A day’s boat trip out from Girvan is the only way to truly experience Ailsa Craig. As you draw near, the volcanic island rises steeply from the waves, cliffs towering more than a thousand feet above the sea. There’s movement everywhere; every rocky ledge, ridge and outcrop is occupied, teeming with nesting seabirds clamouring and calling. The air is alive as birds take to the wing, swooping high above the white-capped waves before diving spectacularly, head-first, into the swell to catch fish deep under the water. 

Ailsa Craig is also home to a number of other birds, including a significant colony of Atlantic puffins as well as guillemots, black guillemots, razorbills, kittiwakes, shags, fulmars, shelduck, wheatear and herring gulls and black-backed gulls – around 70,000 birds in total. The cacophony of calls rings in your ears as you round the cliffs, in an unforgettable experience.

Puffins © Sally Gale

Take to the ship’s deck for your CalMac crossings

With three of The Còig’s five routes exploring islands in the Firth of Clyde, you could well find yourself aboard a Caledonian MacBrayne ferry during your adventures. CalMac believe they operate in one of the ‘most attractive eco-tourism destinations in the world’ – and with the abundance of wildlife and diversity of habitats here, we definitely agree.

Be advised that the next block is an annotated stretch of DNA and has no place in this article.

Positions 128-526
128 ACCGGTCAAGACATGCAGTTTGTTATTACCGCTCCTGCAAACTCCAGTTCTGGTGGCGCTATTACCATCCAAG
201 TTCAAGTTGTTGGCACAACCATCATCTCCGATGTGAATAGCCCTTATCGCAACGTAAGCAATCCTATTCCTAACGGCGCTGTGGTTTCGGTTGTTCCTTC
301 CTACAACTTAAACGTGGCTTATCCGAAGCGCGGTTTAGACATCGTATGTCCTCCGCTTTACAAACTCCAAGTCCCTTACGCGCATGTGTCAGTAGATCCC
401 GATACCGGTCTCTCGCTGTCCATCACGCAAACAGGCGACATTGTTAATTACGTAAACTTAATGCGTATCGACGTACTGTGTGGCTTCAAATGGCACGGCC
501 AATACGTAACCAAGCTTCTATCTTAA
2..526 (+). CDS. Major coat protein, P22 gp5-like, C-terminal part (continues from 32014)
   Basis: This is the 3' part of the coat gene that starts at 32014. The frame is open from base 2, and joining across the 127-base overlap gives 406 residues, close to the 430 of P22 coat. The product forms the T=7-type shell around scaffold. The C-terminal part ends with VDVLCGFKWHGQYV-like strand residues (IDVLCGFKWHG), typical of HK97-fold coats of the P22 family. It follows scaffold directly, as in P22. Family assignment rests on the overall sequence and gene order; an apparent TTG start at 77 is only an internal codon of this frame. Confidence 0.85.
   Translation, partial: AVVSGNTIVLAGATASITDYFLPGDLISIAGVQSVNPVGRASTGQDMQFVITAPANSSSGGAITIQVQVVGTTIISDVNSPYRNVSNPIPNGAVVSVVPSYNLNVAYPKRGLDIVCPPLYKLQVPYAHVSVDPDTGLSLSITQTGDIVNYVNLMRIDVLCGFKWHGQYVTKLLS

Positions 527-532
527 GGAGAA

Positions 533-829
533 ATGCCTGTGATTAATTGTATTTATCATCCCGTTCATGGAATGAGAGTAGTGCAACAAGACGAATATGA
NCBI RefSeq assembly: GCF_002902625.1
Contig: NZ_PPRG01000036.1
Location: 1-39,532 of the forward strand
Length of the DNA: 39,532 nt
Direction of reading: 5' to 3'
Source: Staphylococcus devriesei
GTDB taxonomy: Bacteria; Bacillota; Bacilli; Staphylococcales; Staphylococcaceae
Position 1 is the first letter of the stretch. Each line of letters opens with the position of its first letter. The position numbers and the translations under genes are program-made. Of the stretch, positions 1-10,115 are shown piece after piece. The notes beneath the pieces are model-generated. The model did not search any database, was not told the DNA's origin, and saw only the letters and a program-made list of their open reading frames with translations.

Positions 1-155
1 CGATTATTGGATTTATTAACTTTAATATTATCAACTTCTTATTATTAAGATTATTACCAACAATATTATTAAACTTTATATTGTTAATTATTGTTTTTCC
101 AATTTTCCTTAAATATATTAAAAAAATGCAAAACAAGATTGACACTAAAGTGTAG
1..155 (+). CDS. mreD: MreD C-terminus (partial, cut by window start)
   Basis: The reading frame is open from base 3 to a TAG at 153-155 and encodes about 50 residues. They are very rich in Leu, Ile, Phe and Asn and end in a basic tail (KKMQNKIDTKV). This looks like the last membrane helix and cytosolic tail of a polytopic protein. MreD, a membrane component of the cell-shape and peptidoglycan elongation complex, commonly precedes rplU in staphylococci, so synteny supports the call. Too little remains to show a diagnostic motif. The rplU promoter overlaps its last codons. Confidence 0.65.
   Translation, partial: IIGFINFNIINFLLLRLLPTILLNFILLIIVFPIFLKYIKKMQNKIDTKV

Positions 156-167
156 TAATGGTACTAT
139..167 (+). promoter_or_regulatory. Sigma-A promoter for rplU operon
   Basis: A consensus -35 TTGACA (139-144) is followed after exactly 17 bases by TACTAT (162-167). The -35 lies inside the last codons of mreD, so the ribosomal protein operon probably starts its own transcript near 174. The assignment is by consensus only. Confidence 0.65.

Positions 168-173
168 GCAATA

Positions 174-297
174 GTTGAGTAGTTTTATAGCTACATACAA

During your ferry crossings be sure to keep an eye out for pods of harbour porpoise, common dolphins and bottlenose dolphins, as well as grey and common seals. You might just be lucky enough to spot a minke whale or northern bottlenose whale too. If you’re heading to Arran, watch for basking sharks in Brodick Bay and along the shores near Corrie. 

The ship’s deck is also a great vantage point for spotting seabirds; in fact, on the 50-minute crossing between Ardrossan and Brodick it’s often possible to spot over 30 different species! Look out for gannets, shags, cormorants and kittiwakes, as well as guillemots, puffins and the Manx shearwater.